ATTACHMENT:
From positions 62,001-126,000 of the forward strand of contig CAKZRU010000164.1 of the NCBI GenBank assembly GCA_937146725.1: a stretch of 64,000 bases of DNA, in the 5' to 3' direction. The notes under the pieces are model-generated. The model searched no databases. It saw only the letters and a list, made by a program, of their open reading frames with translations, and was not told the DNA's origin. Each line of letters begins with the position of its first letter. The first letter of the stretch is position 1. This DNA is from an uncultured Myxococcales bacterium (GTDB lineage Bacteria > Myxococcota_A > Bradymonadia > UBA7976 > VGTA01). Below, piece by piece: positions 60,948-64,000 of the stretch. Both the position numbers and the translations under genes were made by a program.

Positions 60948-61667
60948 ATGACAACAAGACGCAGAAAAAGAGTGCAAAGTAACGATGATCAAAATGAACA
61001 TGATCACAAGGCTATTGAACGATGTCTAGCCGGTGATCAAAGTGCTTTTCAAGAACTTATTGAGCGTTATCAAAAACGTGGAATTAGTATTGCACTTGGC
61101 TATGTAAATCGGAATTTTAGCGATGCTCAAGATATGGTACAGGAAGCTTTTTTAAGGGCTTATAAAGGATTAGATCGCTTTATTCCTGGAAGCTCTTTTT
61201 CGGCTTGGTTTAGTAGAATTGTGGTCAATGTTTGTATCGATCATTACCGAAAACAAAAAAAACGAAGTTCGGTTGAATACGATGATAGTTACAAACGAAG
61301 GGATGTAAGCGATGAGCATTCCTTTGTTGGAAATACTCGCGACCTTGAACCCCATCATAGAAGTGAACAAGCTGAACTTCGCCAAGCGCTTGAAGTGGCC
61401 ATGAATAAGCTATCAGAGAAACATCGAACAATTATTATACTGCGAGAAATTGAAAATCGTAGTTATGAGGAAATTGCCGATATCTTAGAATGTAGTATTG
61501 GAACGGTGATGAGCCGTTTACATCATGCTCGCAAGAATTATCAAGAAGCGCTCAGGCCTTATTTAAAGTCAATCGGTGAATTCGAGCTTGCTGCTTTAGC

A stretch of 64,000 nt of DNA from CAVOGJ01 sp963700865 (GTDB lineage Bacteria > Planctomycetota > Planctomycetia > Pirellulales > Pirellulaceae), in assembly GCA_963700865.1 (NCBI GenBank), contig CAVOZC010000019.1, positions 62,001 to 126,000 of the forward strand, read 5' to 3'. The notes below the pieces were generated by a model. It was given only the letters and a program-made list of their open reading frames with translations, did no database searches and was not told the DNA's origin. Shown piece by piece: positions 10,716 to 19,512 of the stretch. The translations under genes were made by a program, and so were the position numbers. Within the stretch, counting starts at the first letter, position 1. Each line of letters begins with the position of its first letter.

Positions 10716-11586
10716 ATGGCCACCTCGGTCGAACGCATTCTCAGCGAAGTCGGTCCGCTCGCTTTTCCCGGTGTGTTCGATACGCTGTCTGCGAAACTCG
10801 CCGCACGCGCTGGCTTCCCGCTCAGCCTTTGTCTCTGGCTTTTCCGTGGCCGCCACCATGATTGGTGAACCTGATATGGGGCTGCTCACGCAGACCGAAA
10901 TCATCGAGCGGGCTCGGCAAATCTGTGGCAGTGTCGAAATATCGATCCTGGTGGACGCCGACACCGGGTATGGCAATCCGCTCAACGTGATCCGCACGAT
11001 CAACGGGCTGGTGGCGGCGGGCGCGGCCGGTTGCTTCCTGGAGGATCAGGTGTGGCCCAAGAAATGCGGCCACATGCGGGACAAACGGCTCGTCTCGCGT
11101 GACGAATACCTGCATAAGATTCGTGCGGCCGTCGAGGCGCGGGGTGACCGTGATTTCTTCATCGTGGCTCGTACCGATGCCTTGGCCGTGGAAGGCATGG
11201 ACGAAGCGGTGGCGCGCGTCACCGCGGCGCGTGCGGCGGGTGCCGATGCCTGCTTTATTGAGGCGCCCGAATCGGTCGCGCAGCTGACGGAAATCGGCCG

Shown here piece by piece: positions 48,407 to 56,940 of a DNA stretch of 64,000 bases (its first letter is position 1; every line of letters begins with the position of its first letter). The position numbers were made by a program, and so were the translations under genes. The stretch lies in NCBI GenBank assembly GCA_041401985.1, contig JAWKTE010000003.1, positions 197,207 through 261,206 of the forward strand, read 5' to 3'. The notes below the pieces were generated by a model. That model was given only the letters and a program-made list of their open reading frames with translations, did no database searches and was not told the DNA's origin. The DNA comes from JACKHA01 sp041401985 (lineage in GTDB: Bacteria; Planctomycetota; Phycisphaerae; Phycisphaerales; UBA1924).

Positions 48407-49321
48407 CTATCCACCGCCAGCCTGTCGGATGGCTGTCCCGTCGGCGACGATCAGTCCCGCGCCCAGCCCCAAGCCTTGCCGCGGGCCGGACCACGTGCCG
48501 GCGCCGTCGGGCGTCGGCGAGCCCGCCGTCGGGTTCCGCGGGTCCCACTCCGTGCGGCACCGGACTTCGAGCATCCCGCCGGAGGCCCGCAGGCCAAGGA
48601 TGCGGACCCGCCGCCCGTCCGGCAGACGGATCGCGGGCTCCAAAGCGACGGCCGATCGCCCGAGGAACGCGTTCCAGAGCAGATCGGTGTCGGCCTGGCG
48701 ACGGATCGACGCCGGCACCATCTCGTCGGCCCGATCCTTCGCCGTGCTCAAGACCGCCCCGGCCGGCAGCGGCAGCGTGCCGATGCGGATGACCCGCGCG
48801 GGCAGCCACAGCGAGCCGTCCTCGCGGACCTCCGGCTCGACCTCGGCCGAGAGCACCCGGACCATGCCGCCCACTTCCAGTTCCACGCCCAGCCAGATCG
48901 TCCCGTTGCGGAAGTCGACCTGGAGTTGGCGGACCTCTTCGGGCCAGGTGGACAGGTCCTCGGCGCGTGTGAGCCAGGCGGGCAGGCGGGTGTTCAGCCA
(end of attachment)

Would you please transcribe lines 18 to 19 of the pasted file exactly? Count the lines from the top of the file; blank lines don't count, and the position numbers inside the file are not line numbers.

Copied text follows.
Shown here piece by piece: positions 48,407 to 56,940 of a DNA stretch of 64,000 bases (its first letter is position 1; every line of letters begins with the position of its first letter). The position numbers were made by a program, and so were the translations under genes. The stretch lies in NCBI GenBank assembly GCA_041401985.1, contig JAWKTE010000003.1, positions 197,207 through 261,206 of the forward strand, read 5' to 3'. The notes below the pieces were generated by a model. That model was given only the letters and a program-made list of their open reading frames with translations, did no database searches and was not told the DNA's origin. The DNA comes from JACKHA01 sp041401985 (lineage in GTDB: Bacteria; Planctomycetota; Phycisphaerae; Phycisphaerales; UBA1924).

Positions 48407-49321